The average over-the-road commercial truck driver spends 56 minutes a day searching for available parking, costing them approximately $4,600 per year in lost wages, according to the American Transportation Research Institute.
The lack of available truck parking is recognized as a national problem that results in drivers staying on the road past their federally regulated hours.
"Federal regulations state that drivers can only drive 11 hours within a 14-hour period and are required to take a 10-hour break before driving again," said Steve Fry, Commercial Truck Instructor for Schneider International. "Being able to find a safe place to rest before driving hours expire is critical, and that's why this ground-breaking system is so exciting."
The system – the Truck Parking Information Management System (TPIMS) – uses sensors and cameras to collect real-time information that is then displayed roadside on the TAPCO dynamic message signs. Available parking is also broadcast on 511 Wisconsin and third-party mobile apps.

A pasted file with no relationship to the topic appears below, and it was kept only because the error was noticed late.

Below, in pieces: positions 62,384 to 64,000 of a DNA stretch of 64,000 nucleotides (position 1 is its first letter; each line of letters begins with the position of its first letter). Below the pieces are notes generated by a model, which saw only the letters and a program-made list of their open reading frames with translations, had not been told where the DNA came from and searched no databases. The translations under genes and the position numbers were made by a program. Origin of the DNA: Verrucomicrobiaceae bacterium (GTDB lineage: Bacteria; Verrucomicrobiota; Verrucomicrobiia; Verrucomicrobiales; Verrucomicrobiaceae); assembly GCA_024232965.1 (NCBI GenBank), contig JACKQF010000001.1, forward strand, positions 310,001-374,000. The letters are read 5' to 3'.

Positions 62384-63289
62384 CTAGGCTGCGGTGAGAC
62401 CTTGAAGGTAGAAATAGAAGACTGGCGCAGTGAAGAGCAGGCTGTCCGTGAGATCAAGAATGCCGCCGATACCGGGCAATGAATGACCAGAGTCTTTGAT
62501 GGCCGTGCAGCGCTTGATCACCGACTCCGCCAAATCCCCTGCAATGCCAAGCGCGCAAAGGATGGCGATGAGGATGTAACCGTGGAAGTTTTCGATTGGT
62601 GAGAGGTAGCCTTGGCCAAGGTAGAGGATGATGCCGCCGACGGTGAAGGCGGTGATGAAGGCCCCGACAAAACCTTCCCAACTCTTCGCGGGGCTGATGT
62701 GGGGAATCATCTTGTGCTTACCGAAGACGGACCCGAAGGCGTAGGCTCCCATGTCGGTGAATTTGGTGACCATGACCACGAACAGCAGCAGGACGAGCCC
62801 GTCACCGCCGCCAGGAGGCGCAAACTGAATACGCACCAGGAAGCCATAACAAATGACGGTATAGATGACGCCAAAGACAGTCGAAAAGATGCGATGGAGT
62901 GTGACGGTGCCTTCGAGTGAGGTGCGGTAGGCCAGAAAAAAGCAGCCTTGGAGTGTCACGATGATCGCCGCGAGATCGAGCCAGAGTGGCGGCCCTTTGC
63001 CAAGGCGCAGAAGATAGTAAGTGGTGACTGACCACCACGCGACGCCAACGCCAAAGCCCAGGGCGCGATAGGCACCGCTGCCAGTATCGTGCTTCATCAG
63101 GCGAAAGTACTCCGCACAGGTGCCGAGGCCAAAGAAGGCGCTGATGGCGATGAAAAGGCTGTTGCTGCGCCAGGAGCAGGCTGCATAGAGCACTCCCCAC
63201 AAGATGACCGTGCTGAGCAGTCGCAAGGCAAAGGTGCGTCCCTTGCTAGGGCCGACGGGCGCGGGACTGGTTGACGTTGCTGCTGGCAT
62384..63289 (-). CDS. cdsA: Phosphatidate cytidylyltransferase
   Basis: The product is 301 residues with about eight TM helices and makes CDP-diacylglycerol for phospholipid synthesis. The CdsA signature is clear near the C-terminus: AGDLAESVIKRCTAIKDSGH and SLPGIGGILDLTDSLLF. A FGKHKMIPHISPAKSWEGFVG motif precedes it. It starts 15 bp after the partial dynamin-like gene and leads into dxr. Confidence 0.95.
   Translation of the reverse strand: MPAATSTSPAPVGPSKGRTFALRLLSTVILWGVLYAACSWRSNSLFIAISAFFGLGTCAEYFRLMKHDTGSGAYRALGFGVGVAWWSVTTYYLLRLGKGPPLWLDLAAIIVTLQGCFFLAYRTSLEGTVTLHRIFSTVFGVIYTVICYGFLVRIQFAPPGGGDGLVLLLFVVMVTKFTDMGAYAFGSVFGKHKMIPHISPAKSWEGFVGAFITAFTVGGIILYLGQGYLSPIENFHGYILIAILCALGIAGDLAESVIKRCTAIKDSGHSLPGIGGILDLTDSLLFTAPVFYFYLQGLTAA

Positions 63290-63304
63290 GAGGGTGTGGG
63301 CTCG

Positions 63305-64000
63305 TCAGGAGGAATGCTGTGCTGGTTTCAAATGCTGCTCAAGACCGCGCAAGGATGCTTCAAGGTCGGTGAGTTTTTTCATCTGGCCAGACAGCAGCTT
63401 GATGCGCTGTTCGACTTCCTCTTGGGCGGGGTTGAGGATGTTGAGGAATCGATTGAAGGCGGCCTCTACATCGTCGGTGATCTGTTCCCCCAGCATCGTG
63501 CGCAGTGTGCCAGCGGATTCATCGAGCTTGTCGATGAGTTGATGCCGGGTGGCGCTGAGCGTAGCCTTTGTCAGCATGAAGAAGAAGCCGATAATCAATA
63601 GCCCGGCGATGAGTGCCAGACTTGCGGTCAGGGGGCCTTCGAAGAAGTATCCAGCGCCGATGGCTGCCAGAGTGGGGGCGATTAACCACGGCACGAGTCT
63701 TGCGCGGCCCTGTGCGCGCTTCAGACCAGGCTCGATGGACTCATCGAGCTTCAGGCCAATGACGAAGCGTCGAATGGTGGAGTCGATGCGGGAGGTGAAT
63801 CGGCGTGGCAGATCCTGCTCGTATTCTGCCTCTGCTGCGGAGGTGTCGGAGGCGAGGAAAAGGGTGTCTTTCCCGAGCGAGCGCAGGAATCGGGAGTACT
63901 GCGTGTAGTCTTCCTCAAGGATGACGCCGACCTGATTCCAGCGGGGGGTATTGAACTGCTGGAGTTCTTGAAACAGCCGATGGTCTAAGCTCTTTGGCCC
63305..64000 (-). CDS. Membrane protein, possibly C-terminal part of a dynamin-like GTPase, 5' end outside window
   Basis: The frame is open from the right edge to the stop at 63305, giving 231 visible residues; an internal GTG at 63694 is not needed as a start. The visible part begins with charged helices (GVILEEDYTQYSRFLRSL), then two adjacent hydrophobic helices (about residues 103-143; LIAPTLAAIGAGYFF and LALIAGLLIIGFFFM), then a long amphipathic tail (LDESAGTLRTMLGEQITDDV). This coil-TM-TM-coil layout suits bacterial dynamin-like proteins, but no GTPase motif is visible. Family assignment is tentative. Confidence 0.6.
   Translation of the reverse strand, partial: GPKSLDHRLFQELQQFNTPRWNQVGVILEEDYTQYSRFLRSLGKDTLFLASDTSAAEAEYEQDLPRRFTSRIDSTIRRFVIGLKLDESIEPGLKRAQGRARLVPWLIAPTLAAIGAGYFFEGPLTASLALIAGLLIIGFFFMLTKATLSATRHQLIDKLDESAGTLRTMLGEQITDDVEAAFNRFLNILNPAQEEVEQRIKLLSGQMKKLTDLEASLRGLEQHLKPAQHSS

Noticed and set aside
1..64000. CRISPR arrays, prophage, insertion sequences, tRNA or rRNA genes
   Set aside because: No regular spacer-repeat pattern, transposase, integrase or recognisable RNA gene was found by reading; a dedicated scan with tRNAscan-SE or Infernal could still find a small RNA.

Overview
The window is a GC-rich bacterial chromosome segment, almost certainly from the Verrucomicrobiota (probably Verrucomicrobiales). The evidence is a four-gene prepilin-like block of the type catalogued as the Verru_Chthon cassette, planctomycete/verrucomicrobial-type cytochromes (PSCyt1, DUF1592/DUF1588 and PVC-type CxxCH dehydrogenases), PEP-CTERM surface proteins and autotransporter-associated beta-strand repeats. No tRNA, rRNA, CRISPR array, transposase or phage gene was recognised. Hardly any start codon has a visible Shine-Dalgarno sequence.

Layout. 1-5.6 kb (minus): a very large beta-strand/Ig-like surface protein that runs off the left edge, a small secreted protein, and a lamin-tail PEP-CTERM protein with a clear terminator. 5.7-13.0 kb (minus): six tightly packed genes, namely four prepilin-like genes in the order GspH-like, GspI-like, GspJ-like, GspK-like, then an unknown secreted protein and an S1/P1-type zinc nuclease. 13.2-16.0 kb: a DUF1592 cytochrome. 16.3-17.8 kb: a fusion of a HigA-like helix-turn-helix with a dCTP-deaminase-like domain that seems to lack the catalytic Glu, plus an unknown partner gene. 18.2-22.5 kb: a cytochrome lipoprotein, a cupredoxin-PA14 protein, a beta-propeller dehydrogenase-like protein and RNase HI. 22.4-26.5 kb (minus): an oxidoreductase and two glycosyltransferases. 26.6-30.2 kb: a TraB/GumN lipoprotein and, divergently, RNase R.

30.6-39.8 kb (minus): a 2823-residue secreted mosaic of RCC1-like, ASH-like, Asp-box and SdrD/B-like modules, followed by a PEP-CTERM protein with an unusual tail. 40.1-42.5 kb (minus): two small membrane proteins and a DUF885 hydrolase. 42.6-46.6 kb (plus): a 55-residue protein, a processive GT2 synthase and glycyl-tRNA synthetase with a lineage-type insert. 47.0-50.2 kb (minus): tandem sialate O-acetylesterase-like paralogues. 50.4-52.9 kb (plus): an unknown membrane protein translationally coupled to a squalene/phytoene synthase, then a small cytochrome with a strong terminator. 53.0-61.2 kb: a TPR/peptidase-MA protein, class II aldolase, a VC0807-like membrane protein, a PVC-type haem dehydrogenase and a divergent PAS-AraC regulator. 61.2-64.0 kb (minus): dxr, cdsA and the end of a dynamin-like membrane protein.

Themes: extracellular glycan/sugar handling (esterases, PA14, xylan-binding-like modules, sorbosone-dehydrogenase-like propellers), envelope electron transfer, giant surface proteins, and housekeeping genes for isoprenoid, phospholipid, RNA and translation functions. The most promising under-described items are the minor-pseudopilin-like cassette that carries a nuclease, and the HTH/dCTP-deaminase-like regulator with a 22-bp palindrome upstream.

"The new signage of available stalls will help drivers find a location that is available instead of parking on an exit ramp or on the side of the road," said Fry.
The goal of Truck Parking and Information Management Systems are to:
- Increase the efficiency of freight movements
- Maximize usage of truck parking resources
- Reduce fuel consumption by reducing the amount of time a driver spends looking for parking
- Reduce damage to highway shoulders and ramps from trailer parking
Four TPIMS systems have already been deployed, with seven more scheduled for installation in 2017. The Wisconsin Department of Transportation received two grants that provided funding for the project — a $1 million dollar grant from the Federal Highway Administration and a $3 million TIGER grant from the U.S. Department of Transportation.
For more information about Truck Parking and Information Management Systems, check out this video.